St. Paul police chief asks city council for funds to hire 65 new officers | KSTP.com

St. Paul police chief asks city council for funds to hire 65 new officers

St. Paul police chief asks city council for funds to hire 65 new officers Photo: KSTP-TV.

Jay Kolls
Updated: September 01, 2021 10:22 PM
Created: September 01, 2021 09:42 PM

St. Paul Police Chief Todd Axtell presented his 2022 budget proposal to the St. Paul City Council’s Budget Committee on Wednesday. He asked for a $3 million increase in spending for next year’s budget, allowing for a full police academy class that could put 65 new officers on the streets by June.

Axtell told council members he's authorized to have 620 sworn officers, but right now there are only 563 on the city’s payroll. He described his officers as “overworked," "understaffed" and "mentally exhausted."

“The men and women who hold this department together are on the brink,” Axtell said. “We are also losing officers at an alarming rate to medical leave with, already this year, 26 officers who’ve left the profession due to medical conditions and, historically, those numbers have been one or two [per year].”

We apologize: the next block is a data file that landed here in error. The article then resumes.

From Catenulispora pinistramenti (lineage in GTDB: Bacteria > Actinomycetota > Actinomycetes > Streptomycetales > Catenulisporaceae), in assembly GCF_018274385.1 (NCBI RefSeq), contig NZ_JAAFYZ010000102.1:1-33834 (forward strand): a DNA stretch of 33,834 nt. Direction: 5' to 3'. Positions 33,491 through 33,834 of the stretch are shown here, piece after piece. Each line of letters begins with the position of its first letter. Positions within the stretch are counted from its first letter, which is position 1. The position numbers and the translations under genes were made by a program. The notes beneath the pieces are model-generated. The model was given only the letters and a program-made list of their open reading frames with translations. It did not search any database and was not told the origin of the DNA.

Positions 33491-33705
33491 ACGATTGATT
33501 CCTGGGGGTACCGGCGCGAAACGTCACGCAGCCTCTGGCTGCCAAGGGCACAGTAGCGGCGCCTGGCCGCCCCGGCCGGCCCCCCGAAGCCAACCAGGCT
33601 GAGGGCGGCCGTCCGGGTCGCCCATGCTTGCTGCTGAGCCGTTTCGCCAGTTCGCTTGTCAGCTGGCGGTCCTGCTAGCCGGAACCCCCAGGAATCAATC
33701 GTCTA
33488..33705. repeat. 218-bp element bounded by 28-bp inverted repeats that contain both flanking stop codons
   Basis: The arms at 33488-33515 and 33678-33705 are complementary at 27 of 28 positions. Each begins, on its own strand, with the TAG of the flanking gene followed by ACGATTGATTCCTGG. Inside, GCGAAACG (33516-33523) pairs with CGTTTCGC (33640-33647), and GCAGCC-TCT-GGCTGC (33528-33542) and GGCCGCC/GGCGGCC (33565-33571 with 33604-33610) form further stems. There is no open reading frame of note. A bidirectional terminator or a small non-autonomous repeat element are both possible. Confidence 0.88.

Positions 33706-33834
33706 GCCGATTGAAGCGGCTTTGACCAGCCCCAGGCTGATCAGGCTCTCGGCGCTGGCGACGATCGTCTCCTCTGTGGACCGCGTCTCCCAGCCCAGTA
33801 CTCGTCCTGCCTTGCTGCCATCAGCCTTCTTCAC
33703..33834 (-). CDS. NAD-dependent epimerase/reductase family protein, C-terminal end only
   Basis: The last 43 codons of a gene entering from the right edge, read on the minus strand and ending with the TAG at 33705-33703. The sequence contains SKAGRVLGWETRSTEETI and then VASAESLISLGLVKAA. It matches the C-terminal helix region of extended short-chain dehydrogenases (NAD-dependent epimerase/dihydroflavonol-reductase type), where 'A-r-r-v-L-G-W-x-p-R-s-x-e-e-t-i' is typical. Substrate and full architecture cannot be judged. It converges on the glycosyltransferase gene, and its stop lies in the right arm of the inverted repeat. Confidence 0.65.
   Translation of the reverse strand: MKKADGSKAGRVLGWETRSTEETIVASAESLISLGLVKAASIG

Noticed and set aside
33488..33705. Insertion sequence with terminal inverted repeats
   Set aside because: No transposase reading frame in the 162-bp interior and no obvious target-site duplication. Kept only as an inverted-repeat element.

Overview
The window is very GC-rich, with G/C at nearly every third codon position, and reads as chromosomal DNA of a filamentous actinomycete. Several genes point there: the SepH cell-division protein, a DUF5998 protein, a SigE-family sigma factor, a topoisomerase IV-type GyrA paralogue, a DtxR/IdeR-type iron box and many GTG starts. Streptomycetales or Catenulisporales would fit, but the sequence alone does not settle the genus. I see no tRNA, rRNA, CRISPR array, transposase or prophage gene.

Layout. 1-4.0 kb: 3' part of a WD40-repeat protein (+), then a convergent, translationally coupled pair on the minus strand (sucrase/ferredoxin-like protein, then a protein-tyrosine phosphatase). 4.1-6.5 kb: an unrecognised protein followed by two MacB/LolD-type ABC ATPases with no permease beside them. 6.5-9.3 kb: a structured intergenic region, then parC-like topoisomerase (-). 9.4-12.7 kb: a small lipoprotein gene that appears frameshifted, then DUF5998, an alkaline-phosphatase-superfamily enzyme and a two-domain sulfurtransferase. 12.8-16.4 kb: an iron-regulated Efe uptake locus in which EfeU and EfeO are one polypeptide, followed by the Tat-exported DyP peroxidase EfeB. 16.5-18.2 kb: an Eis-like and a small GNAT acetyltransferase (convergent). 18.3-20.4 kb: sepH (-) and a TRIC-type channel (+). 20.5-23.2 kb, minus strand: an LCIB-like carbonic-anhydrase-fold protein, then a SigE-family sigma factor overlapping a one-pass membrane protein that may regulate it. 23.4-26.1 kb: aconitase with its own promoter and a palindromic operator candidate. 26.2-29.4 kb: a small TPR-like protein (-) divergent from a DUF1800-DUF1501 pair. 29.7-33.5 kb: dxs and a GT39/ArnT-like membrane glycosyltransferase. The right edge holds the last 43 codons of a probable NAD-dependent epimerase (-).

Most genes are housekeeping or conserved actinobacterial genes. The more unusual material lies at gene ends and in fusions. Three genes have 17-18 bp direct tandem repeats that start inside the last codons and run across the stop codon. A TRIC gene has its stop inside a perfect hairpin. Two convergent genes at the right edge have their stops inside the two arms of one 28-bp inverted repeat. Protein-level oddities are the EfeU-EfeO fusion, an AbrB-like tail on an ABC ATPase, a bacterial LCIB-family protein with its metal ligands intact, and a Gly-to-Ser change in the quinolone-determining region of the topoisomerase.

City Council Member Mitra Jalali did not agree with Axtell’s request for an additional $3 million. She told the chief she was disappointed with his presentation — which she said was not given to the City Council in a timely enough manner for a thorough review.

“I just kind of feel astounded right now and then on top of that you ask for a $3 million increase,” Jalali said. “And this comes after we’ve had historic civil unrest and uprisings against police brutality and it is part of the same outgrowth of white supremacy, structural racism and there’s just more community instability than ever.”

A spokesperson for Mayor Melvin Carter told 5 EYEWITNESS NEWS the mayor’s budget proposal for next year provides a 4.3% increase for police spending next year, which is a higher proposed budget increase than any other department in the city.

“Our long-term public safety challenges cannot be solved by simply doubling down on traditional strategies,” Carter said in a statement. “Our Community-First framework, built by residents and officers working together, balances investments in policing with neighborhood-based interventions in support of a much more comprehensive approach to public safety.”


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